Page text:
DTU: Should be careful not to alarm consumers

With reference to a US study, the Danish Cancer Society warns that omega 3 fatty acids, which are found in fish oil, for example, can lead to prostate cancer. But a DTU Professor warns about scaring consumer – especially seeing as the US study has already come under fire.
Foto: Søren Faurby / Stock
Foto: Søren Faurby / Stock
by Stefan Singh Kailay

With the headline “Omega 3 could increase the risk of prostate cancer” the webpage of the Danish Cancer Society outlines a new, large-scale study that shows a link between high levels of omega 3 fatty acids in the blood stream and an increased risk of prostate cancer.

The study was carried out by the Fred Hutchinson Cancer Research Center, but, according to Professor Charlotte Jacobsen from The National Food Institute at the Technical University of Denmark (DTU), we should be careful not to alarm consumers unnecessarily.

“I haven’t had a chance to close-read the study yet, but my general opinion is that we should be careful not to alarm consumers because of one study – especially when critiques have been voiced over the conclusions of the study in relation to the presented data, as is the case here,” the Professor writes in an e-mail to Medwatch.

Confused consumers

The Danish Food and Drink Federation (DI Fødevarer) also believe that the results of the study should be taken with a grain of salt. Marie Hammer, Consultant in DI Fødevarer, stresses that she herself does not have the necessary expertise to evaluate the specific study. She goes by the assessment provided to the Danish Veterinary and Food Administration by DTU – an assessment that gives no cause to discourage the use of food supplements with fish oil.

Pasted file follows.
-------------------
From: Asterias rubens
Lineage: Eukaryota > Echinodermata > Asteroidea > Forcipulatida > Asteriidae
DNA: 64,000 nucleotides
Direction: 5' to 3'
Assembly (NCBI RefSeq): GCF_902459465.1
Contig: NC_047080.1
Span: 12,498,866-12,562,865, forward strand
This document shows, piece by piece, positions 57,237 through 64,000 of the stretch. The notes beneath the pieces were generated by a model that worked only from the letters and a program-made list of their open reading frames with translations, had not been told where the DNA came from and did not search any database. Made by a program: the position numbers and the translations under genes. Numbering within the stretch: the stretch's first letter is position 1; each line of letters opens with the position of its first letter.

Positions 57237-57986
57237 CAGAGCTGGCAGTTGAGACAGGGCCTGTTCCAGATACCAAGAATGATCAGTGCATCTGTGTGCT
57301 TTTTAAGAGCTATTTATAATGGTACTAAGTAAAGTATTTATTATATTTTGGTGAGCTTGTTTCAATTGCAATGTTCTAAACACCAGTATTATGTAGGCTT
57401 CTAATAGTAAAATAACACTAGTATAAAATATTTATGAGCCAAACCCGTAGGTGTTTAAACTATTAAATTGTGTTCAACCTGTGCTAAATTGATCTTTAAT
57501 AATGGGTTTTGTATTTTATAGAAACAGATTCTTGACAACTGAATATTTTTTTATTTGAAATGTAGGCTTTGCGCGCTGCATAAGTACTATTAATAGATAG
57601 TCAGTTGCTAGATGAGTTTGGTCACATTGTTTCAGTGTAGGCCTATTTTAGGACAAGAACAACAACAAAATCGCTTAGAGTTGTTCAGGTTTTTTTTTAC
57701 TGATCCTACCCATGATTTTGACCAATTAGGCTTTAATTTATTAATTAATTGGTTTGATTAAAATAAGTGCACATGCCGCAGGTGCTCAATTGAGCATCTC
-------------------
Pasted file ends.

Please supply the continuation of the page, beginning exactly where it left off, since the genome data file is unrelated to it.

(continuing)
“Observational studies are not able to prove specific causalities, but only suggest a link; in this case a link between the level of long-chain omega 3 fatty acids and the risk of developing prostate cancer. It is not possible to determine whether the effect is actually caused by the intake of food or food supplements, or if it is in fact due to other factors,” Marie Hammer writes in an e-mail to Medwatch. She elaborates:

“We note that new surveys are published almost daily suggesting this or that. The industry and the authorities have to take that into account, but consumers must be pretty confused by now. The basis of these stories are often isolated studies which rarely take into account additional information on the subject or the well-documented positive effects of the substances in question,” she writes.

And, although the Danish Cancer Association does have some reservations about the study - writing “previoyus studies have yielded similar results, but there are also studies that haven’t been able to establish a link” – the association’s head of research, Anne Tjølland, concludes the press release by stating:

“There is a suggestion that we are looking at another example of the dangers of focusing on one single substance in our diets. Maybe it’s not omega 3 fatty acids that are responsible for the health benefits from fish after all. We absolutely recommend eating fish, and not just fish oil.”

- translated by Martin Havtorn Petersen

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